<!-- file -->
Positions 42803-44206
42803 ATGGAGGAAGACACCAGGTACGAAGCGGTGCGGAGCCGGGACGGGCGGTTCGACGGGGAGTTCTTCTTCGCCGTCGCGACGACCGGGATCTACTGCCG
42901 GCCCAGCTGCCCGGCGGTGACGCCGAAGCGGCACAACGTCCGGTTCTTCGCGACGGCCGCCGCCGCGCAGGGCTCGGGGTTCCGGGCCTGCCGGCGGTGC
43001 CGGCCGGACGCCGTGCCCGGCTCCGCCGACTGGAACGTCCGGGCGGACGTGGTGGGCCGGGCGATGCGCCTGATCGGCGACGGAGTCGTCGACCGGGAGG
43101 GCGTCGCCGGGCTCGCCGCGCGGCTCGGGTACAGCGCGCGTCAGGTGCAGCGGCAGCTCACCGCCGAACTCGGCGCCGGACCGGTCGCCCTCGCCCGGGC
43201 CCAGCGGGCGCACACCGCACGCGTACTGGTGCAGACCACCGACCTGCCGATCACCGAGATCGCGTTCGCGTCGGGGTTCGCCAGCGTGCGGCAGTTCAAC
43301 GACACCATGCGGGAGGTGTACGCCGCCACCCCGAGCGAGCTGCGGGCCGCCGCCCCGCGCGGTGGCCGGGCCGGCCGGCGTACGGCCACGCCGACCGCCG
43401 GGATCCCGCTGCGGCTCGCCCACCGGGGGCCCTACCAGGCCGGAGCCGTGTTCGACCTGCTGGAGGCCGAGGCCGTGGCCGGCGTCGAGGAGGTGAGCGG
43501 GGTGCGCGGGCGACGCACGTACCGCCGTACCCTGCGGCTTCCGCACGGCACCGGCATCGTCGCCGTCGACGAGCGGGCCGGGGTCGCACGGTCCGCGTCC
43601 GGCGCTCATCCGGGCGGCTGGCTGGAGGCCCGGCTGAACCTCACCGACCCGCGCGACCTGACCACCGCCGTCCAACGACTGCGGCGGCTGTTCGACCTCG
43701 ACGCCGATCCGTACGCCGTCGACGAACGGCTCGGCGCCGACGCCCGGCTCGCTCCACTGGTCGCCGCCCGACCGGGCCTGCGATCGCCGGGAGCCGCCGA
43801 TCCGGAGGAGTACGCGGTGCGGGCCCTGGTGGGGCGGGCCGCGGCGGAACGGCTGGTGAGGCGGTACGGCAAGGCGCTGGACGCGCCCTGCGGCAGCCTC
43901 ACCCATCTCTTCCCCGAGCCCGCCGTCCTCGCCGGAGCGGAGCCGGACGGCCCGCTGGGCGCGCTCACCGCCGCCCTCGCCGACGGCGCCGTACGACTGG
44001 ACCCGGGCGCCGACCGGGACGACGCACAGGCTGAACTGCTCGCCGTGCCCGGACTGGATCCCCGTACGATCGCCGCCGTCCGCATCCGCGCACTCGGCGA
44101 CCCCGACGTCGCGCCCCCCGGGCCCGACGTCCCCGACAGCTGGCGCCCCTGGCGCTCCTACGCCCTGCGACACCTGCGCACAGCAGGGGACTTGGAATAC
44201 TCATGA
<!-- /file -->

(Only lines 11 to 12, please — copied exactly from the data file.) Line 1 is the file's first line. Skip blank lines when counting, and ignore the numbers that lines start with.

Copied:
43701 ACGCCGATCCGTACGCCGTCGACGAACGGCTCGGCGCCGACGCCCGGCTCGCTCCACTGGTCGCCGCCCGACCGGGCCTGCGATCGCCGGGAGCCGCCGA
43801 TCCGGAGGAGTACGCGGTGCGGGCCCTGGTGGGGCGGGCCGCGGCGGAACGGCTGGTGAGGCGGTACGGCAAGGCGCTGGACGCGCCCTGCGGCAGCCTC